In health research we often hear, and pay lip service to the term ‘patient centred‘. Many of us would probably be hard pressed to devise entirely patient centred studies but interest is building with both stroke rehabilaition and recovery practitioners and stroke survivors and their familes. "Take Charge’ is an impressive, novel, community-based self-directed rehabilitation intervention that helps a person with stroke to take charge of their own recovery.
In a previous randomised controlled trial, a single Take Charge session improved independence and health-related quality of life 12 months following stroke in Māori and Pacific New Zealanders. This current study confirms that Take Charge improved health-related quality of life and independence.
For the podcast interview Carmen Lahiff-Jenkins, Managing Editor of the International Journal of Stroke spoke to Dr Harry McNaughton who conducted the study with Vivian Fu, Mark Weatherall, Kathryn McPherson, William Taylor, Anna McRae, Tom Thomson, John Gommans, Geoff Green, Matire Harwood, Annemarei Ranta, Carl Hanger, and Judith Riley from the Medical Research Institute of New Zealand in the Stroke/Rehabilitation Research Department at Wellington Hospital.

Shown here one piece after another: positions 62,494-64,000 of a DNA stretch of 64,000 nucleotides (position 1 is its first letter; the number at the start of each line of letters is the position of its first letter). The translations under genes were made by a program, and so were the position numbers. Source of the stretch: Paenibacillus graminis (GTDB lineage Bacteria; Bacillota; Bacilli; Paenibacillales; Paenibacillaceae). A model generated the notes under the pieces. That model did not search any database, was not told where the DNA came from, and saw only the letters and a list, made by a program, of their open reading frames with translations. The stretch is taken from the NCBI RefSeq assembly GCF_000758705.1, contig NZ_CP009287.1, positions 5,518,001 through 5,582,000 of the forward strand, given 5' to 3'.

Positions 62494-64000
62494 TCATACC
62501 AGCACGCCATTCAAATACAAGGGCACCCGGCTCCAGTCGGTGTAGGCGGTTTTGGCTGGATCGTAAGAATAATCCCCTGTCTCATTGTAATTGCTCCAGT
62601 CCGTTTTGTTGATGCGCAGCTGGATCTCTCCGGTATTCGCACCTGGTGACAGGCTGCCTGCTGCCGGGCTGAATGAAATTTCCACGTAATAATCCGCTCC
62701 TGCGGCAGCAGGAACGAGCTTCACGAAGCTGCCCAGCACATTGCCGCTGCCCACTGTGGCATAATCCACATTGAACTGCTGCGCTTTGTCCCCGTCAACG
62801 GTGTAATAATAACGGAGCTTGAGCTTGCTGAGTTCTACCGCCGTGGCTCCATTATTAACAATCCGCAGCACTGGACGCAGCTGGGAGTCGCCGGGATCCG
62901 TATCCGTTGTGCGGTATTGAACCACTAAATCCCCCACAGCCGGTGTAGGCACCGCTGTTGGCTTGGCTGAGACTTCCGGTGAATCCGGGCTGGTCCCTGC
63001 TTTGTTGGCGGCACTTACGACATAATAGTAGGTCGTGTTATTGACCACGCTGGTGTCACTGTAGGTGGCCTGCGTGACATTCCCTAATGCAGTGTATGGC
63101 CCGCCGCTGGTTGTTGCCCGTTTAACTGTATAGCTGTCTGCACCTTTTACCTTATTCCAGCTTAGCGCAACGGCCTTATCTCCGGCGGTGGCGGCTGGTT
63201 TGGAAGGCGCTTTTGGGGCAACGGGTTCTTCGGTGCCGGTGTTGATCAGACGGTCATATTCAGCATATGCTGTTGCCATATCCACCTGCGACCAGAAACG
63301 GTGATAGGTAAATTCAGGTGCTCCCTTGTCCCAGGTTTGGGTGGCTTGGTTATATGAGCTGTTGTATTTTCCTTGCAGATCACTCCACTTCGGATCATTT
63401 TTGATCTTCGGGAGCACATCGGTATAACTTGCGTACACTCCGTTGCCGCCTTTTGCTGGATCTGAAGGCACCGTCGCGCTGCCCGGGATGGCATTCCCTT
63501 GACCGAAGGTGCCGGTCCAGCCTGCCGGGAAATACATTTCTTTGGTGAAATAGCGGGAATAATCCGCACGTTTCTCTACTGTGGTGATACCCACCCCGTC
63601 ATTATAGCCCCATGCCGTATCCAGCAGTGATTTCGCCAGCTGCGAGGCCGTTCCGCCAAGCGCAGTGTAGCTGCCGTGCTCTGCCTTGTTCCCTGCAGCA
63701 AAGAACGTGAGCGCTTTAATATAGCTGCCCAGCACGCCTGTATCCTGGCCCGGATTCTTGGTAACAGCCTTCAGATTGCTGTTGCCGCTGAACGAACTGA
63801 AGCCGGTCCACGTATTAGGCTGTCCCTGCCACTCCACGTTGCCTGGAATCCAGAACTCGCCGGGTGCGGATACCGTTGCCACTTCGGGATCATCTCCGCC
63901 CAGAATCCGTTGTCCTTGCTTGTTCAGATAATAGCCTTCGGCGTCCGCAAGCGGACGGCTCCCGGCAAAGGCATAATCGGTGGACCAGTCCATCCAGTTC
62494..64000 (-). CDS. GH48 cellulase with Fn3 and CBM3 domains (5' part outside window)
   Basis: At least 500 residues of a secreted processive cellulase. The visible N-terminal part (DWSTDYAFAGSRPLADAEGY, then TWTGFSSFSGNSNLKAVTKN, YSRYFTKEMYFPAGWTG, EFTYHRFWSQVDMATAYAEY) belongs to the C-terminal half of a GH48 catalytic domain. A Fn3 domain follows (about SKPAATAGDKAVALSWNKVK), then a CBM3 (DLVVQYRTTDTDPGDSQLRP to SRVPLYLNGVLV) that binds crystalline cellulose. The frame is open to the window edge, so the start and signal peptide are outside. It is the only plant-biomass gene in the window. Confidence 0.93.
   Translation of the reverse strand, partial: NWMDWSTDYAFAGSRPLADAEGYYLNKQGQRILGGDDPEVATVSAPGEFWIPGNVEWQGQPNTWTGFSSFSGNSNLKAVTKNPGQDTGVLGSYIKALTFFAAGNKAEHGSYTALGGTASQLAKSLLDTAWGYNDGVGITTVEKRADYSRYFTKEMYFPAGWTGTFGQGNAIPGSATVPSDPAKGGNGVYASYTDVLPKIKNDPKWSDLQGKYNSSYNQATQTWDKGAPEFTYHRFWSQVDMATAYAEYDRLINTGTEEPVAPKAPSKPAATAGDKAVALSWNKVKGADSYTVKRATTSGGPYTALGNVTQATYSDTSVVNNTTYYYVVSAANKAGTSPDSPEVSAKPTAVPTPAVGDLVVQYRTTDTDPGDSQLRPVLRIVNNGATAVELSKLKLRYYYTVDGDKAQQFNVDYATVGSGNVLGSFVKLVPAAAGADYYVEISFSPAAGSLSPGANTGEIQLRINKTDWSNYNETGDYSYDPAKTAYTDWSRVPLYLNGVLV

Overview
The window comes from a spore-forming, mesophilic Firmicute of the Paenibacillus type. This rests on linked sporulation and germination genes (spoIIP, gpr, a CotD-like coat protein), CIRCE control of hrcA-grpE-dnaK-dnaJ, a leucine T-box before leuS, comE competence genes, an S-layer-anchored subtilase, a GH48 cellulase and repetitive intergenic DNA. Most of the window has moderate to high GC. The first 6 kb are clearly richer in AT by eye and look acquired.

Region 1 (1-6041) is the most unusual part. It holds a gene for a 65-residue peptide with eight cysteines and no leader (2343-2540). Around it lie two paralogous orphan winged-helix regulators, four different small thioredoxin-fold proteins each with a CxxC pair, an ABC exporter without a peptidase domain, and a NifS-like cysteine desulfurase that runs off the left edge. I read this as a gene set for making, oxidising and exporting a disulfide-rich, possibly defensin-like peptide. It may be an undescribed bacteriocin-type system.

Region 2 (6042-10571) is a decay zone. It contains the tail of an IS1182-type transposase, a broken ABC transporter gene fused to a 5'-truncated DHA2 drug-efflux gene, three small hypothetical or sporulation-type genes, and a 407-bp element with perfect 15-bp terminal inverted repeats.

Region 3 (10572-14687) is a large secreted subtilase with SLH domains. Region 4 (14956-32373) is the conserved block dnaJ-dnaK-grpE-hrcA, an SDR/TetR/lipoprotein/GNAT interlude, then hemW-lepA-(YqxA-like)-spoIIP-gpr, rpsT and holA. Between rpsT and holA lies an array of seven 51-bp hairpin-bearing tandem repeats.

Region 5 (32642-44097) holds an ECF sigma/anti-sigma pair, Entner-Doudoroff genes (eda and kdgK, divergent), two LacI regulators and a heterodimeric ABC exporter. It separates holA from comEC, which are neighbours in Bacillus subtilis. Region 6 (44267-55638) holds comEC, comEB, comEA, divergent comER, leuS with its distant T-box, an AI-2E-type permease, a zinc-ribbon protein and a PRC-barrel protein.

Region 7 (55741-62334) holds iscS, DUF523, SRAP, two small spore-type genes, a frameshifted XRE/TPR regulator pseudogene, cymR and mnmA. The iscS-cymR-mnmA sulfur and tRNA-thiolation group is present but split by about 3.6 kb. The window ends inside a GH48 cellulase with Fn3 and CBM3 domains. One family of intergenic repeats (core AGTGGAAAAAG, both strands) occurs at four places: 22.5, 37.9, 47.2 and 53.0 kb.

Dr McNaughton and team tested the same intervention in three doses (zero, one or two sessions) in a larger study and in a broader non-Māori and non-Pacific population with stroke. We spoke to him about how this trial came about and how these really astounding results could change the way we look at some rehabilitation interventions.
To mark the launch of the new StrokeConnectors online resource designed by the WSO to support SSO development and stroke survivors we hosted a webinar titled 'Taking Charge after stroke - a person centred approach to life after stroke', explores the concept of taking charge in patient cnetred stroke rehabliitation. The Q and A session was hosted by Professor Julie Bernhardt, chair for the Stoke Recovery and Rehabilitation Round Table (SRRR). This intervention discussion is so important because it challenges the very foundations of recovery and rehabilitation care. A series of large stroke rehab trials has shown us that many of the interventions currently in use are actually not all that effective and may in the long run not help patients as expected. Take Charge is telling stroke patients to lead their own stroke rehab, and asking practitioners to listen more and talk less.
View the podcast here
View the webinar here
View published article here